After the Storms: 
One College's Response to Hurricane Victims
By Gary Honnert

Twenty-Five students and faculty from Sinclair Community College gave up their leisure plans for Memorial Day weekend to build a Habitat for Humanity home as part of Blitz Week in and around Baton Rouge, Louisiana.  The build site was not far from the worst damage from Hurricane Katrina.

The home was constructed in neighboring Plaquemine, Louisiana, for Kendrell and Keiane Collins, who had been displaced from their New Orleans home by Hurrican Katrina.  In the aftermath of the storm, they had been renting in Plaquemine.  Kendrell works for Turner Industries, and Keiane had been studying surgical technology at Delgado Community College.  They were also expecting their first child at the time the hurricane struck.

Sinclair President Steven Lee Johnson requested that one of two Dayton Habitat for Humanity home projects in which Sinclair was participating be sited in Louisiana in symbolic support of the Louisiana Community and Technical College System.  System Chancellor Walter G. Bumphus is a close friend and mentor of Johnson, and Sinclair had pledged its support for the system in response to the hurricane's widespread damage throughout Bumphus' state.

Many of the students involved in the twin building projects were civil engineering technology students, including some of those inolved in the 42 hour Construction technician Certificate program.  Sinclair's Civil Engineering Technology Associate Degree program places a strong emphasis on construction management.  Its graduates work for civil design firms, surveying companies, or contactors, in both home and commercial building.  Courses focus on topics such as estimating, scheduling, and building layout.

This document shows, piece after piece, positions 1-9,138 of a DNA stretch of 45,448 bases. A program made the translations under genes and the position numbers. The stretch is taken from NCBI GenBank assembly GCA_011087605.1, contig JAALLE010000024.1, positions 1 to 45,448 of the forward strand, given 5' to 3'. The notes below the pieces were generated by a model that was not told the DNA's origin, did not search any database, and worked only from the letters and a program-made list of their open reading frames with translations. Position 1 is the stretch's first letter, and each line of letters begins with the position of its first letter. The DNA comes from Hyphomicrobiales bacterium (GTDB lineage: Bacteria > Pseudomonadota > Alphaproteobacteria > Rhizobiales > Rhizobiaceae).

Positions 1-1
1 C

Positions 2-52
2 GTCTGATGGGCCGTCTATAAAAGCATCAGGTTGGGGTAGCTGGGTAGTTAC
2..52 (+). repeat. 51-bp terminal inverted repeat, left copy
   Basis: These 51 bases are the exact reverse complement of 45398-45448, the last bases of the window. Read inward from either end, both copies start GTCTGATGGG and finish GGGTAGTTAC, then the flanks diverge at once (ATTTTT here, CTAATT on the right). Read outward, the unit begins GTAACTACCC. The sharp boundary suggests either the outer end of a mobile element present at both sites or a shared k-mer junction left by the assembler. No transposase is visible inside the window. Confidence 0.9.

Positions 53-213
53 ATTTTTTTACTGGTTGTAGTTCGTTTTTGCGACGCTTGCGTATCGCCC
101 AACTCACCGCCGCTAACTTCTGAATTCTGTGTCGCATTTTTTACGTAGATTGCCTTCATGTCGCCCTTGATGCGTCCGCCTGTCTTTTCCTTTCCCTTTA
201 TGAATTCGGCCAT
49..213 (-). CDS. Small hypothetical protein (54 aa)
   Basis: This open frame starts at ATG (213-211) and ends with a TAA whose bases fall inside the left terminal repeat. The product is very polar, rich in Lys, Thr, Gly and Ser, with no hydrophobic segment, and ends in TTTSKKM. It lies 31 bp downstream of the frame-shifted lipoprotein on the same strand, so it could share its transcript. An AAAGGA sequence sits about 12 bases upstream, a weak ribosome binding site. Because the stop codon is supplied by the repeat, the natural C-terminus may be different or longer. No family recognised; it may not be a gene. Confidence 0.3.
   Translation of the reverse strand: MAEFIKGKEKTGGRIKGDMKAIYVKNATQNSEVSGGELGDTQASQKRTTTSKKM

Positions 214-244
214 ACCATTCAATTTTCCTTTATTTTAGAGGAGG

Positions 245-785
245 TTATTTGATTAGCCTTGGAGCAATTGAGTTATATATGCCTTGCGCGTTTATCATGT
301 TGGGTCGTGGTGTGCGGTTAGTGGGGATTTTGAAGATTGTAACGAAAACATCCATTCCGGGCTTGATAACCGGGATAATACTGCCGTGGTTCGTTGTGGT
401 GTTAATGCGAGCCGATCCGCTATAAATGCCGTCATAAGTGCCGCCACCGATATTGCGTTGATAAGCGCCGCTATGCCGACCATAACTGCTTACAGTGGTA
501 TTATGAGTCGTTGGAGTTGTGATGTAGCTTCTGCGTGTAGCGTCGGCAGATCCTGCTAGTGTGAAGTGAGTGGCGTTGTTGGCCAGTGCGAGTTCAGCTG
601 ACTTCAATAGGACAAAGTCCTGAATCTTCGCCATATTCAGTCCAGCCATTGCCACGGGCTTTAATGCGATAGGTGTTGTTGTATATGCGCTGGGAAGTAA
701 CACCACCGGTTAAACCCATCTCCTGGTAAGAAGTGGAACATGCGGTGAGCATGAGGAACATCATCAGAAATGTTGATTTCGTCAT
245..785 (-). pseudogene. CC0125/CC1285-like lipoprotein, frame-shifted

Other student volunteers on the Plaquemine build were enrolled in a Special Topics in Humanties class or were fulfilling service requirements as part of their membership in Phi Theta Kappa.

Marilyn Rodney, Sinclair's Service Learning Program Coordinator, describes service learning as a teaching method that combines service with academic instruction focusing on critical, reflective thinking and civic responsibility.  "Service learning programs involve students in organized community service that addresses local needs while developing their academic skills, sense of civic responsibility and commitment to the community."

The Habitat for Humanity home in Plaquemine was the second structure built by Sinclair volunteers in 2006.  Another home was also built at a site in Riverside, Ohio, just a 15 minute drive from the Sinclair campus.  Both of the 1,100 square foot homes include a living room, kitchen, dining area, bathroom, and three bedrooms.

(excerpt from Innovation Showcase August 2006, Volume 1, Number 8)